Pittsburgh Steelers head coach Mike Tomlin installed live tackling drills in training camp in 2013, the first time in more than a decade, if not a fair bit longer, since the team had last done that. It was largely a direct byproduct of the Collective Bargaining Agreement signed in 2011 that greatly limited what teams can do in practice. And there’s a simple philosophy behind it, as defensive coordinator Teryl Austin explained to Pat Kirwan, Jim Miller, and Paul Alexander on SiriusXM’s Movin’ the Chains program earlier this evening.
“We do that because it’s like anything; you can’t be upset with a player when he doesn’t do something but you don’t practice it”, he said. “The whole idea is, if we want to be a good tackling team, we’re tackling. It we want our corners and our secondary to support the tackle, they gotta tackle. We can’t not tackle and then when we get in the stadium, say, ‘Hey, you gotta tackle that guy’”.
Now, practice doesn’t always make perfect, of course. I don’t think anybody would accuse the Steelers of being the sharpest-tackling defense in the NFL, although for as bad as they could be at times, especially last year, there are a number of teams who are even worse. And a lot of that does have to do with the scarcity of tackling that teams are doing leading up to the games that count.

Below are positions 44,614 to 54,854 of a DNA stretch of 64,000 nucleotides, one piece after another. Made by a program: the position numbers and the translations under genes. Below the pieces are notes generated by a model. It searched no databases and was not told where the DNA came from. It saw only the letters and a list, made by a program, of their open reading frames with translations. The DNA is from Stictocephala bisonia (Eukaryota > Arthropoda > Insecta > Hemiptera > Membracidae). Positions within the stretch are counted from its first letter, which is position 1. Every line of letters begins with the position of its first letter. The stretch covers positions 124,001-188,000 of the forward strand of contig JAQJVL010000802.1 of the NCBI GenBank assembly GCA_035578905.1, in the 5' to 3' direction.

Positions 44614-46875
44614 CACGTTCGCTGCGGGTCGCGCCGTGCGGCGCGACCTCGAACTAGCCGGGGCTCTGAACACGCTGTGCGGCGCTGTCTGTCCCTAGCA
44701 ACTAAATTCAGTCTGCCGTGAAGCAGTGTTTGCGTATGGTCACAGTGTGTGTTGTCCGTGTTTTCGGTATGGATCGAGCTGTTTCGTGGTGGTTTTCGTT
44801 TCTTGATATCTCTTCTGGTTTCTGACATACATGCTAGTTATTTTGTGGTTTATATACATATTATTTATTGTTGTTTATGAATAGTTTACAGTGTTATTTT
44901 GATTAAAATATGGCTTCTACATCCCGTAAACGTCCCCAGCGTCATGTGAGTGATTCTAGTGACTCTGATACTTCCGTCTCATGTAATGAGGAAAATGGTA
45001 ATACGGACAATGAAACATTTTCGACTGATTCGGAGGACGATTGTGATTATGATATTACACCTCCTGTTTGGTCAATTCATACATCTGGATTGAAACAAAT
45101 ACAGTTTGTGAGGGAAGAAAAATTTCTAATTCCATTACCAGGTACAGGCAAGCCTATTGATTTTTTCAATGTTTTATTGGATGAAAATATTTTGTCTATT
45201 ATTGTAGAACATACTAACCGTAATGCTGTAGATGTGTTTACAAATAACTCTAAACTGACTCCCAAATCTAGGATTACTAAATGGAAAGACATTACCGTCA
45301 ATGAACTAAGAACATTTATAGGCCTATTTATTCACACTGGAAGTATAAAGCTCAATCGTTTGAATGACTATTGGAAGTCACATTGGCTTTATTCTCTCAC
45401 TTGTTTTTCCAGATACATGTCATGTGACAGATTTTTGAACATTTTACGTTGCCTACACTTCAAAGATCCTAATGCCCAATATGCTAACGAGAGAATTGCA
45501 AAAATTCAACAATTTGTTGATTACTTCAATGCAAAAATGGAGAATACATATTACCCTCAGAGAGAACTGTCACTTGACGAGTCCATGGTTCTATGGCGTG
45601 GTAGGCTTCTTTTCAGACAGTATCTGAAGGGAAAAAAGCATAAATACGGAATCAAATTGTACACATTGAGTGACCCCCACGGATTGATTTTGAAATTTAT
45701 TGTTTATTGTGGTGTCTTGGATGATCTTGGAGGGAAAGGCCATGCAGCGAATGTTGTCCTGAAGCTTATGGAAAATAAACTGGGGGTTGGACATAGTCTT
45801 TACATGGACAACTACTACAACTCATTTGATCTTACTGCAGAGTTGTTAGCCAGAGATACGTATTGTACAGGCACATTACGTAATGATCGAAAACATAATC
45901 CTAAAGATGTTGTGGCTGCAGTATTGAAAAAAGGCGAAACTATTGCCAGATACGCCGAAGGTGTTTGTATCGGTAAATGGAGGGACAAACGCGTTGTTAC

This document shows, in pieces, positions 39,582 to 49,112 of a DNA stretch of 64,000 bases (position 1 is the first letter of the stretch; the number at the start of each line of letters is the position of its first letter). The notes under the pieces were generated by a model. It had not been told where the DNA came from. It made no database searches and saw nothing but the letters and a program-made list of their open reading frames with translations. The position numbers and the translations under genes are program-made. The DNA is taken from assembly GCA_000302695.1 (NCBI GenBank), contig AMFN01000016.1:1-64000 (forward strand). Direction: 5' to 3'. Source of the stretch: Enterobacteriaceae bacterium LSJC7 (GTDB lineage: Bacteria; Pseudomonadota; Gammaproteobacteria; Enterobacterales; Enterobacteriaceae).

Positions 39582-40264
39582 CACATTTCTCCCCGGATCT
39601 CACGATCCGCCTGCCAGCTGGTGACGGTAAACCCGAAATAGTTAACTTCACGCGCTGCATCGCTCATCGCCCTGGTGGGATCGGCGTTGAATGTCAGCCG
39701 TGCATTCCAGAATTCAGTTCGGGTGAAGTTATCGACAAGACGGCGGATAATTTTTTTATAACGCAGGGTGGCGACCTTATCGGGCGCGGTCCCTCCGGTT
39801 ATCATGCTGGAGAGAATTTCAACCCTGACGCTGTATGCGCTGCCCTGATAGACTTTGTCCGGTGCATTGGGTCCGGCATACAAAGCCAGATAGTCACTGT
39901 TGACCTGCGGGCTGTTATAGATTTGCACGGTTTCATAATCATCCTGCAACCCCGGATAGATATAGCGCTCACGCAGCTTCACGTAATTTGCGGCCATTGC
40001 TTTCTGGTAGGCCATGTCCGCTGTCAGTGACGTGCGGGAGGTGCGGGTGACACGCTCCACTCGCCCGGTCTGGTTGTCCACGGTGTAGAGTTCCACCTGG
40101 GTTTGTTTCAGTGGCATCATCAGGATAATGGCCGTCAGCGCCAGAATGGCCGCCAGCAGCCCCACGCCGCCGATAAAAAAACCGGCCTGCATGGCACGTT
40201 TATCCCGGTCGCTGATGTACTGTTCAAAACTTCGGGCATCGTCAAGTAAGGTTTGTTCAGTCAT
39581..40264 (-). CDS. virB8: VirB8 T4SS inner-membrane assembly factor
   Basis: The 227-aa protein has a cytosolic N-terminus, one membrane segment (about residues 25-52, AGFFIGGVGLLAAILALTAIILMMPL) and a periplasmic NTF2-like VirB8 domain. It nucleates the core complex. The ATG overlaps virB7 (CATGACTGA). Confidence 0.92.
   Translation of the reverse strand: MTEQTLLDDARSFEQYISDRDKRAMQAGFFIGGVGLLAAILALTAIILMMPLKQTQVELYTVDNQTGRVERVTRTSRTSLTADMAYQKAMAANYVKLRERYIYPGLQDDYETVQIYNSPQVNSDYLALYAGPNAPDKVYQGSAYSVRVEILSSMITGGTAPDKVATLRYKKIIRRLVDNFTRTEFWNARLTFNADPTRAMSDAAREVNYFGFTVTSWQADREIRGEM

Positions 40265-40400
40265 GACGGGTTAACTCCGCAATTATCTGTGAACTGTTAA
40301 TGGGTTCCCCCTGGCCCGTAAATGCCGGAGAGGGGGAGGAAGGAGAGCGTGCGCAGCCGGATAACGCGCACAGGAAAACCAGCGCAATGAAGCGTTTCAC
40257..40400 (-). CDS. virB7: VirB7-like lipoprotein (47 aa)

“We work on the things and the skills that are relevant to playing football, so that’s why we tackle in camp, and I have no problem with it”, Austin, a Pittsburgh native, told the program. “I think it’s a great idea. We don’t do 9-on-7. We do team run, because we want everybody involved, because everybody has to tackle”.
As he was the one who installed the live tackling himself, you might expect that Tomlin had something to say about it, as well, and indeed, he did, as the head coach appeared on the program a bit earlier in the evening, and he did touch on the topic.
“We tackle every day we have pads on. I just think it aids and accelerates, not only in the development, but the identification of talent”, he said, explaining how it’s a benefit to both sides of the ball using the running back position as an example. “I’m not speculating about runners and their ability to make piles fall in the right direction, because those piles are falling in the right or wrong direction”.
It’s a great way for somebody like rookie college free agent running back Jaylen Warren to help himself stick out. Though it’s not technically a live tackling drill in the sense we’re talking, Warren was first noticed from the backs-on-backers drill, perhaps the most violent exercise of the whole training camp process.
One thing I’m confident about is that you don’t get worse at tackling by practicing it. The Baltimore Ravens are taking the opposite approach this year and going for lighter practices. Injuries, of course, are an increased concern when you raise the contact level, but it also prepares you for the violence to come when it actually matters.